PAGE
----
The House Agriculture Committee heard testimony this week on the Food Safety Enhancement Act. Representatives of the American Farm Bureau Federation, American Meat Institute, National Cattlemen's Beef Association, the National Farmers Union, National Pork Producers Council and other groups have joined together in voicing their concern over H.R. 2749, which includes user fees, food safety plans, recalls and record-keeping policies outlined in the legislation.
Reacting to these concerns, House Ag Committee chairman Collin Peterson, D-Minn., has threatened to slow the progress of the bill until the concerns of farm groups are addressed. He is worried that the bill would allow the Food and Drug Administration to regulate farm activities. He says unless his concerns are met, Peterson said he may hold a markup on the bill and report it out unfavorably.
More specifically, pork producers want lawmakers to clarify the scope of new and expanded power given to the U.S. Food and Drug Administration to regulate the grain side of diversified farming operations. The question is: could pig buildings be inspected, for example, if FDA were coming on a diversified farm for a grain food-safety issue?
According to the American Farm Bureau Federation, adequate funding, increased education and training for inspectors, development of rapid testing procedures and tools, and compensation for producers who suffer marketing losses due to inaccurate government-advised recalls are critical considerations as the federal food safety system is evaluated.
Testifying on behalf of Farm Bureau, Larry Wooten, president of the North Carolina Farm Federation, said the nation's food safety system must have the resources, authority and structural organization to safeguard the health of American consumers against foodborne illness. He said farmers and ranchers do understand the need for continuous food safety improvement. But, the farm-level impact on producers must be considered in any new food safety regulations or legislation.
Rocky Mountain Farmers Union President Kent Peppler told members of the House Ag committee to maintain focus on off-farm processing and imported food items when debating how to address food safety. Peppler's testimony cited the recent JBS-Swift Beef Company recall of 380,000 pounds of assorted beef products that may have been contaminated with E.coli 0157:H7 as an unwelcome reminder that the time to act on food safety is now.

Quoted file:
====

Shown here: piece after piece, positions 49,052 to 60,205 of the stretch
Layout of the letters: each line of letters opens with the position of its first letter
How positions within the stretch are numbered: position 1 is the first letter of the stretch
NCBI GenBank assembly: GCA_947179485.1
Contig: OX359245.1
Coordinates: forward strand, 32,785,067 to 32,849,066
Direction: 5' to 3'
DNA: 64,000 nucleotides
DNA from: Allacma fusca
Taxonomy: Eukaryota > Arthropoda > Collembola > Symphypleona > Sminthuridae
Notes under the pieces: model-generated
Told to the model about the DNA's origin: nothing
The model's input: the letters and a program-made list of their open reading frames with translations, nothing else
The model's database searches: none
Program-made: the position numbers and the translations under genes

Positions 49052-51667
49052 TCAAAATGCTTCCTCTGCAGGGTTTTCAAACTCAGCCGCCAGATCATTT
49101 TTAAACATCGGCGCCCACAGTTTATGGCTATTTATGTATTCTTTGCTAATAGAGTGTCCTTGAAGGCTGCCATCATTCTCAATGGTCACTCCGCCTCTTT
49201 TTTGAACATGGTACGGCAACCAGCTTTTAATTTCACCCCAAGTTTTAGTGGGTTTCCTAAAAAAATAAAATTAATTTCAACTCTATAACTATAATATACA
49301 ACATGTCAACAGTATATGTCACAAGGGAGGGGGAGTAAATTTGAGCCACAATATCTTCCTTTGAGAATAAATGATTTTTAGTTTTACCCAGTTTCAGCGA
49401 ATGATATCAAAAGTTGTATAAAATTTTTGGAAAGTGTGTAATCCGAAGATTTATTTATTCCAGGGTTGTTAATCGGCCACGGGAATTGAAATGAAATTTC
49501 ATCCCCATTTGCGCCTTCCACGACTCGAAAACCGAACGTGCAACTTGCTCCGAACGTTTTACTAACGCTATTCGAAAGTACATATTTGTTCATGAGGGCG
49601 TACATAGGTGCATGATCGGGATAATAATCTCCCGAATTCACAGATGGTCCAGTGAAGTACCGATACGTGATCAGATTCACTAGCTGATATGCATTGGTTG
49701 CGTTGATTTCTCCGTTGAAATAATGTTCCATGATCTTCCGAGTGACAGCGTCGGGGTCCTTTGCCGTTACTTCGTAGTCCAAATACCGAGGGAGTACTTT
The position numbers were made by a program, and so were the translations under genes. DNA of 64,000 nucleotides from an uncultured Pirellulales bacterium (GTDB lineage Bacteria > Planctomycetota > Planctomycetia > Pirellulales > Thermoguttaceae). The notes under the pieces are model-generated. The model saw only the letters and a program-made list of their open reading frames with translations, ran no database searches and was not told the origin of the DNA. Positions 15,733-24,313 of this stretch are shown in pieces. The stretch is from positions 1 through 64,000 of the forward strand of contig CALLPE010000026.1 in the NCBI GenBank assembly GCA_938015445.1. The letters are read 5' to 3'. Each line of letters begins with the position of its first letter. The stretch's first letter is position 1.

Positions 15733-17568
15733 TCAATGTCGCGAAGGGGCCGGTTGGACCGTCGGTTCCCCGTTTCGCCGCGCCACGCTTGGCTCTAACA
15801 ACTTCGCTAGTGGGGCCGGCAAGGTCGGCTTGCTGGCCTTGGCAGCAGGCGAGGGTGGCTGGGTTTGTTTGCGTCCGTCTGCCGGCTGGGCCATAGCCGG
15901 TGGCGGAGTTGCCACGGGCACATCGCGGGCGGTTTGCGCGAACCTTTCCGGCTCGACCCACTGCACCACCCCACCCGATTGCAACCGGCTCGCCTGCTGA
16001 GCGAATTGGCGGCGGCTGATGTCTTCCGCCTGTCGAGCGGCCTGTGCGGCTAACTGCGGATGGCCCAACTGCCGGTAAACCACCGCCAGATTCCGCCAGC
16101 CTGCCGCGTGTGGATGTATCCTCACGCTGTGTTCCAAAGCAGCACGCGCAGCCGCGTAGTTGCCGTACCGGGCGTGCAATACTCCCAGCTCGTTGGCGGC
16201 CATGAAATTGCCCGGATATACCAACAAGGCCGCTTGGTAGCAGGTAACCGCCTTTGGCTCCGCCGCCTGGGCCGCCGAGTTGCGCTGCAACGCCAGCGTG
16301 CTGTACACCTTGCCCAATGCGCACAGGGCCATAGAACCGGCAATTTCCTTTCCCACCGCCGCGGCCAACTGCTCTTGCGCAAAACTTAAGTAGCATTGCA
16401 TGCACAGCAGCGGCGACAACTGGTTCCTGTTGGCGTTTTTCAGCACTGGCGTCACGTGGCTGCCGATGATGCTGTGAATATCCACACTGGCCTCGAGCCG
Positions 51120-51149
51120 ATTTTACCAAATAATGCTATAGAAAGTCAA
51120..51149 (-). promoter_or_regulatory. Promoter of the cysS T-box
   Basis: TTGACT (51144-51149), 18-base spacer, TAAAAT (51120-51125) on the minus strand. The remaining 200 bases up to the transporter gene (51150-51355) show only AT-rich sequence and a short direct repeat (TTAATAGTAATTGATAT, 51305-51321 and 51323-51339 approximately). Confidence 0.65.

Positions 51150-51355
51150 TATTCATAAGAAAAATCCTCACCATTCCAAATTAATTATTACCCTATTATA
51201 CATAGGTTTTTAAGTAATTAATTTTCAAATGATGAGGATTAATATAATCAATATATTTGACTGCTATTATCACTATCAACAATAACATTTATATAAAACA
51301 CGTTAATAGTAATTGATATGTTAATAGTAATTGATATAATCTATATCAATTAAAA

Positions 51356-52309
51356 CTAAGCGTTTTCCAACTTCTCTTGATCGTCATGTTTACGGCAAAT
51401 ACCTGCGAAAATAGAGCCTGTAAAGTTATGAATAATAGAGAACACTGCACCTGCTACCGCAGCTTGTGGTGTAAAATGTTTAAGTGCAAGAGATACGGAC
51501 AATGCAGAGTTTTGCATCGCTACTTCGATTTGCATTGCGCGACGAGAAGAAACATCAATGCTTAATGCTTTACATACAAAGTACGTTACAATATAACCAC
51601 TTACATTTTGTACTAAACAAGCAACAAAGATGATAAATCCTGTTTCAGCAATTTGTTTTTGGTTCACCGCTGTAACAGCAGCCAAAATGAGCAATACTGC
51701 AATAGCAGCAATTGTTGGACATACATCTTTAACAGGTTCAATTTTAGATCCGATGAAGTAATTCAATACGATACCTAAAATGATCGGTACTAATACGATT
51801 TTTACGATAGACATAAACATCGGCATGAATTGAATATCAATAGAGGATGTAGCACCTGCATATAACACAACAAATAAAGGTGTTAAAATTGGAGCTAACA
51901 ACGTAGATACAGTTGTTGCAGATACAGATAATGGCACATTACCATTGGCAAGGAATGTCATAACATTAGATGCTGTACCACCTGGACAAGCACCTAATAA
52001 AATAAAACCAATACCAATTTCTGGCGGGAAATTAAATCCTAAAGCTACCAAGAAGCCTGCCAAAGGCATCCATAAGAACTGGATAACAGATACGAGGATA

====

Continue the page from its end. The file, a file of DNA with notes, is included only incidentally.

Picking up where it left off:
"We need to be serious about addressing the flood of imported food items coming into this country," Peppler said. "The Food and Drug Administration inspects just 1% of those items, many of which coming from places around the globe that either have no food safety standards or standards in name only. American consumers and American farmers deserve better."
Peppler urged lawmakers to not get distracted during this debate by those who argue that it is the farmers who are the problem. He says farmers are the first line of defense on addressing food safety issues and Congress needs to ensure the focus remains on the core food safety issues, not individual farmers.
"None of the producer witnesses at the hearing today would support the Food Safety Enhancement Act as it is written," said former committee ranking member Rep. Bob Goodlatte, R-Va. "It is clear that members of the committee and our witnesses are concerned about the new authority the bill gives FDA to regulate on the farm production practices. The notion that FDA can dictate to farmers in every region of the country, growing and producing a vast array of crops and livestock for a range of markets, is irrational. I will continue to work with my colleagues to improve this food safety legislation."